Arab Summit Concludes in Saudi Arabia An Arab summit concluding in Saudi Arabia on Thursday has revived a plan for Mideast peace embraced by Palestinian leader Mahmoud Abbas. The summit also produced a statement of unity among Arab states.
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Arab Summit Concludes in Saudi Arabia

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Arab Summit Concludes in Saudi Arabia

Arab Summit Concludes in Saudi Arabia

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ALEX CHADWICK, host:

In Riyadh, Saudi Arabia, a summit of Arab leaders is concluding today. It has revived a plan for Mideast peace, one embraced by Palestinian President Mahmoud Abbas, as well as a statement of unity among Arab states that expresses concern for the spreading sectarian divide in the Arab world, especially in Iraq.

Khaled al-Maeena is editor in chief of the Arab News, the English language daily. He's with us by phone from Jeddah. Khaled, the lead story of your Web site is that Saudi leader King Abdullah - he's the new president now of the Arab League - has called the U.S.-led occupation of Iraq illegitimate. What does that mean for the king to say that?

Mr. KHALED AL-MAEENA (Editor in Chief, Arab News): Well, I think what was meant now is that it is high time that the Iraqi people would be allowed to conduct their our affairs. You spoke about sectarian violence, and I think occupation, quote, unquote, "adds tension." So, I think it's time now for the Iraqis to be helped by their neighbors, to be helped by the international powers under a U.N. umbrella. I think that would expedite the process of peace.

CHADWICK: Is this something that everyone at the conference agrees on? I mean, I'm wondering, is King Abdullah speaking on behalf of Sunni Arabs or all Arabs?

Mr. AL-MAEENA: I think across the board, people think the Iraqis, and even the message that we get from across the Atlantic also, it's high time the Iraqis shoulder their own responsibility and get on with their lives. So, I think the king was sort of giving his views and the views of many others, without, sort of, referring to their sect or community.

CHADWICK: Are you saying that the Arab League is saying, specifically, we agree with the Democrats in Congress when you speak about voices from across the Atlantic? We agree with the Democrats, you should set a timeline for U.S. forces to get out of Iraq.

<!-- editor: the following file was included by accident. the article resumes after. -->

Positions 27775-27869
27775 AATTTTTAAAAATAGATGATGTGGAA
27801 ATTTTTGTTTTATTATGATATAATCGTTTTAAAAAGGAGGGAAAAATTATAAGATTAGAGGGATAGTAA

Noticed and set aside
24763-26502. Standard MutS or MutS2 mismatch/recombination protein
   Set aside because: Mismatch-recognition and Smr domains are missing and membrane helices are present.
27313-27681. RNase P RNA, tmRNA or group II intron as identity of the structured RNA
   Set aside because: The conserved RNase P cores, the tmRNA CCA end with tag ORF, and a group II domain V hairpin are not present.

Mr. AL-MAEENA: Well, I think there should be a timeline. I think there should be other confidence-building measures taken in Iraq. And I think it's time that we should allow them to get on. And I don't think the king was blaming anyone. In fact, he blamed the Arab world and he said, I am to blame myself, and held them accountable. And this is a major thing. Nobody has ever said this in public ever before.

CHADWICK: I read that account in your newspaper. He got up and said, the problems of the Arab world, the problems that we don't advance, these are the problems of the Arab leaders. We are to be held accountable for this because we cannot find unity.

Mr. AL-MAEENA: Well, apart from unity, what I think the Arab people are upset is years have been wasted in things that should not have been done, you know, petty quarrels, revolutions, corrupt leaders. So the Arab people want to hold these people accountable. They want leadership that really rises to the occasion.

CHADWICK: Let me ask you about the peace plan for Israel and the Palestinians, which essentially says Israel draw back to the 1967 boarders and will guarantee security for Israel, and the Palestinians will get a state. Is this peace plan open for discussion or is it a kind of a take it or leave it deal?

Mr. AL-MAEENA: Well, it's open for discussion. But what makes this plan more important and significant is that this comes from Saudi Arabia, the heart of Islam, which is Saudi Arabia has always not had any relationships with Israel -dealt with it. Now, here is the king of Saudi Arabia, he means what he says. This is a golden and historic opportunity for Israel. There is nothing underhand. It's very open plan. It's safe. That they have defined a two-state solution - guarantees the securities for all.

CHADWICK: Khaled al-Maeena, editor in chief of the English language daily paper the Arab News, speaking with us from Jeddah. Khaled, thank you again.

Mr. AL-MAEENA: Thank you.

(Soundbite of music)

CHADWICK: And stay with us on DAY TO DAY from NPR News.

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